Intelligent Roadways Pave Way To The Future

smart roadway with illuminated tiles

The idea of a road is relatively simple – a durable path from point A to point B. Development of roadways usable for wheeled carriages has been perfected over the centuries. The Romans, for instance, used a base layer of crushed limestone that would let water flow out, preventing clay soil from turning into mud. Some Roman roads were topped with six sided capstones, also known as pavers, many of which still exist today.

The invention of the horseless carriage necessitated roadways that could be used at high speeds. Tarmac, asphalt and concrete roads followed, and thus ends our short venture into the history of roads. Roadways simply haven’t changed much since then. Sure, we’ve painted some lines on them, even etched grooves in some to prevent accidents, but the core technology of the road is the same as it was a hundred years ago. Until now. Consider the Intelligent Roadway.

[Scott] is an electrical engineer, and had dreamed of solar powered roadways as a child. But it wasn’t until the realization of global warming did [Scott] and his wife, [Julie] start to take the concept seriously. Stick around after the break to find out just how smart [Scott's] roadway of the future is.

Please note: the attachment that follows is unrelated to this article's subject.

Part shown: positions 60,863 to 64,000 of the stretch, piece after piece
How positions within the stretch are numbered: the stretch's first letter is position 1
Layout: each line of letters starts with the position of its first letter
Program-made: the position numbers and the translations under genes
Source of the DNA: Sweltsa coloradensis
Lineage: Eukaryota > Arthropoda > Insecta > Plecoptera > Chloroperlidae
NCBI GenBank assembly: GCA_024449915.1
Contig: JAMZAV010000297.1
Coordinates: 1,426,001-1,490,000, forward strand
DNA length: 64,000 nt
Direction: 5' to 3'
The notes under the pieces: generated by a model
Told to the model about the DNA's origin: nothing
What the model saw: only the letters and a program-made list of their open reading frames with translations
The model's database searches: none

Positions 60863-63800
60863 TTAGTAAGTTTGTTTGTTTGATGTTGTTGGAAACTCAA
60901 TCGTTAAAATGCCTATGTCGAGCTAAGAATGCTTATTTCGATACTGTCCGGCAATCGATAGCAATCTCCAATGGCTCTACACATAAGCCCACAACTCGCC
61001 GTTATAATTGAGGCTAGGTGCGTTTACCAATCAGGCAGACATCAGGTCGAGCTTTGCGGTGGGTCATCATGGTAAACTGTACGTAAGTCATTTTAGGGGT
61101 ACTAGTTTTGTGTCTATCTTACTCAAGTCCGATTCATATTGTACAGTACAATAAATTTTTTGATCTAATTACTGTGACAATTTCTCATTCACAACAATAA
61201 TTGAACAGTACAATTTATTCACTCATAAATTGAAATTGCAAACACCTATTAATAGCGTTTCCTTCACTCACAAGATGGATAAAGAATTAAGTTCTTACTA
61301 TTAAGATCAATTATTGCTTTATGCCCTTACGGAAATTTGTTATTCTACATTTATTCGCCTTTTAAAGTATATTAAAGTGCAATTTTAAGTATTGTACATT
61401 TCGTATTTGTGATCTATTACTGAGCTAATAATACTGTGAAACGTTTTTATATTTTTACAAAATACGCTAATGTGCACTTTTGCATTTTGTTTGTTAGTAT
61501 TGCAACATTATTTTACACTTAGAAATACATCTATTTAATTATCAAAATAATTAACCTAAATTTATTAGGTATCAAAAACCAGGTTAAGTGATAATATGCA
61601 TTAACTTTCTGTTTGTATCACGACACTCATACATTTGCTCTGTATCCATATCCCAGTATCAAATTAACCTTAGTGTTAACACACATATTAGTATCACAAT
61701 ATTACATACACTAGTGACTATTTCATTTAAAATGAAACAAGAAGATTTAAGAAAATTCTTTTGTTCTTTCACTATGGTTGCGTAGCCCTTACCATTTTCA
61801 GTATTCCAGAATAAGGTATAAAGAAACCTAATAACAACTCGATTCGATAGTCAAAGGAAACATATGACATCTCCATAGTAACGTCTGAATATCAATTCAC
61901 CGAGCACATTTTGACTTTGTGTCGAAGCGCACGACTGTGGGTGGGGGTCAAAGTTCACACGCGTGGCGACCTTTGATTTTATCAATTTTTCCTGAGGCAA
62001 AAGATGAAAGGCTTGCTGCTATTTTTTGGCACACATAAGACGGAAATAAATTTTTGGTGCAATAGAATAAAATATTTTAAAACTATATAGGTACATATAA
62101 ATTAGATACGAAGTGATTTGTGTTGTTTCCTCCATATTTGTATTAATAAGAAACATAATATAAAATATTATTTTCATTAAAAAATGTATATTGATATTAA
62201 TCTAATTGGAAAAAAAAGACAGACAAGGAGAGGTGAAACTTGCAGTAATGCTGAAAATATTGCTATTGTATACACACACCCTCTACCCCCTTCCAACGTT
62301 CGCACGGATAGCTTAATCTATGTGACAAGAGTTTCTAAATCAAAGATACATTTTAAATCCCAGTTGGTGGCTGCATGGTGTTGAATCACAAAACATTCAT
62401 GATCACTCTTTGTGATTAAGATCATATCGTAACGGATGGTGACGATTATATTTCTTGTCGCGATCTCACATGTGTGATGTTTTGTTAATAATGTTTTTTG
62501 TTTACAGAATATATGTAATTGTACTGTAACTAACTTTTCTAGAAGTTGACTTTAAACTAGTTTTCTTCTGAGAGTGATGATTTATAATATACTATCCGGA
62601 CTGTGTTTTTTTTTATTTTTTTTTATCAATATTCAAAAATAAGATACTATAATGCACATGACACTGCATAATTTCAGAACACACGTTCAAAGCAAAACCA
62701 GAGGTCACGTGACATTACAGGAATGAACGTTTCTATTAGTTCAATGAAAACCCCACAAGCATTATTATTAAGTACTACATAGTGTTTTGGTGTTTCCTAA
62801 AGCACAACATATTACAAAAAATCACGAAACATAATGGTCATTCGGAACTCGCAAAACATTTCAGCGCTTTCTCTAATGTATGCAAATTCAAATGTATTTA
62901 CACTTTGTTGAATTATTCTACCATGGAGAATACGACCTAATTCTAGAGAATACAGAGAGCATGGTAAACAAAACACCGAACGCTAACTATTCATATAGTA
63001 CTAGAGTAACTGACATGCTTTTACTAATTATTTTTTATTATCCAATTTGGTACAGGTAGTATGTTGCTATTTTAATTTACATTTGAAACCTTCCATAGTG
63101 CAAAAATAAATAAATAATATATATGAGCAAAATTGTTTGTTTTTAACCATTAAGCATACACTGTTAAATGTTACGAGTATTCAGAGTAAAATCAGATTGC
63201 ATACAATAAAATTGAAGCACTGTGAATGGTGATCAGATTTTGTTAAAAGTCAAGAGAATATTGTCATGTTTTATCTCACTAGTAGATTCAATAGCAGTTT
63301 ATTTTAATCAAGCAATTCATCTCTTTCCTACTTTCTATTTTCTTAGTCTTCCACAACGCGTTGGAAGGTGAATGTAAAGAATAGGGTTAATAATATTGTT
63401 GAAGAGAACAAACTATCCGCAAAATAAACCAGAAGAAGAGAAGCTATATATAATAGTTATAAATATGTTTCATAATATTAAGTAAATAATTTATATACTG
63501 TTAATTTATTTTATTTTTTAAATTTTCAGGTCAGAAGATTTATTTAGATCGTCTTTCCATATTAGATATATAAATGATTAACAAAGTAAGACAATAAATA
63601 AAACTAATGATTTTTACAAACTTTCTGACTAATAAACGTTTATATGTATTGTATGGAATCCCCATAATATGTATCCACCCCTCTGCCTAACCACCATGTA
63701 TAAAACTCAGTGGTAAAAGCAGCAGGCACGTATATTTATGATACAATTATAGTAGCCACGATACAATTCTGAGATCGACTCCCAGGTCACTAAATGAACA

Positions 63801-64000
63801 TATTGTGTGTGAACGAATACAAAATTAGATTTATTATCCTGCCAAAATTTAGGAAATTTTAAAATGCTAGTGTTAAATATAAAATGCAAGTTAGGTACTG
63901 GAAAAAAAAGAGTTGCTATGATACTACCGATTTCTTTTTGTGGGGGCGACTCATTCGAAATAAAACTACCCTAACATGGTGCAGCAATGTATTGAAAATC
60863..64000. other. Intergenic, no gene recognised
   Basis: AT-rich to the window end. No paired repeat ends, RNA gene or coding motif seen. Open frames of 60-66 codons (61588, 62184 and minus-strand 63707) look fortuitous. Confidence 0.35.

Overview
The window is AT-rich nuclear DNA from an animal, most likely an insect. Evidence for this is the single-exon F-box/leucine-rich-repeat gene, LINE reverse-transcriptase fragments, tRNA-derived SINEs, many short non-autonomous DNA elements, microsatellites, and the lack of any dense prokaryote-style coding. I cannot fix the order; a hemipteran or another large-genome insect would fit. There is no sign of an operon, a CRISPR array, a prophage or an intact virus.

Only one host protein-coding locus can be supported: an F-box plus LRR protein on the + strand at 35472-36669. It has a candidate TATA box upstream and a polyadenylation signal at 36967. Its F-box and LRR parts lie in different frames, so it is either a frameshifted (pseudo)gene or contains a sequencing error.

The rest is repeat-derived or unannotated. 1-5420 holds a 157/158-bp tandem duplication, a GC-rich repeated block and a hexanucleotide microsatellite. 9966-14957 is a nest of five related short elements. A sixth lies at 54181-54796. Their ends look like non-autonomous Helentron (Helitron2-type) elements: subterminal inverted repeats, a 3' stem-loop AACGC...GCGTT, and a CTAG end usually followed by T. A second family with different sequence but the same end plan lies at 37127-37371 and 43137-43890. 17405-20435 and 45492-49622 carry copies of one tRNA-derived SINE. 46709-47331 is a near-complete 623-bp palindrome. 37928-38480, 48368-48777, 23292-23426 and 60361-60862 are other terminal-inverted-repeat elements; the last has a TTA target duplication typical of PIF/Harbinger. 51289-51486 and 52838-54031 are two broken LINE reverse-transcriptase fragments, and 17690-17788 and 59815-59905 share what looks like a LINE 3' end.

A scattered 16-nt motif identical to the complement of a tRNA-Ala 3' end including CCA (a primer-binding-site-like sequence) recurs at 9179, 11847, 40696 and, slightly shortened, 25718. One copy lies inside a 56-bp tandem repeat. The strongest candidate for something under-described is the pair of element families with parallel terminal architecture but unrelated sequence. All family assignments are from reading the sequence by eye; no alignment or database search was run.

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Arduino data logger maps out the potholes on your morning commute

Now you can prove that you have the bumpiest commute in the office by measuring how rough your ride actually is. [Techbitar] calls the project the Bump-O-Meter. It uses an Arduino, GPS, and accelerometer to map out rough roads.

The hardware was built on a breadboard and [Techbitar] goes into detail about connecting and communicating with each module used. Once it’s running, the logger will read up to six sensors and record them to an SD card. In the video after the break he shows the method used to dump and graph the data. He starts by looking at the data in a spreadsheet. There are many fields included in the file but only three of them are needed to graph what is seen above. After narrowing down the number of columns he heads over to GPS Visualizer and uploads the data set which is then automatically plotted on the map.

In a Utopian society all city owned vehicles would have a system like this and the bad sections of road would automatically appear on the road crew’s repair list.

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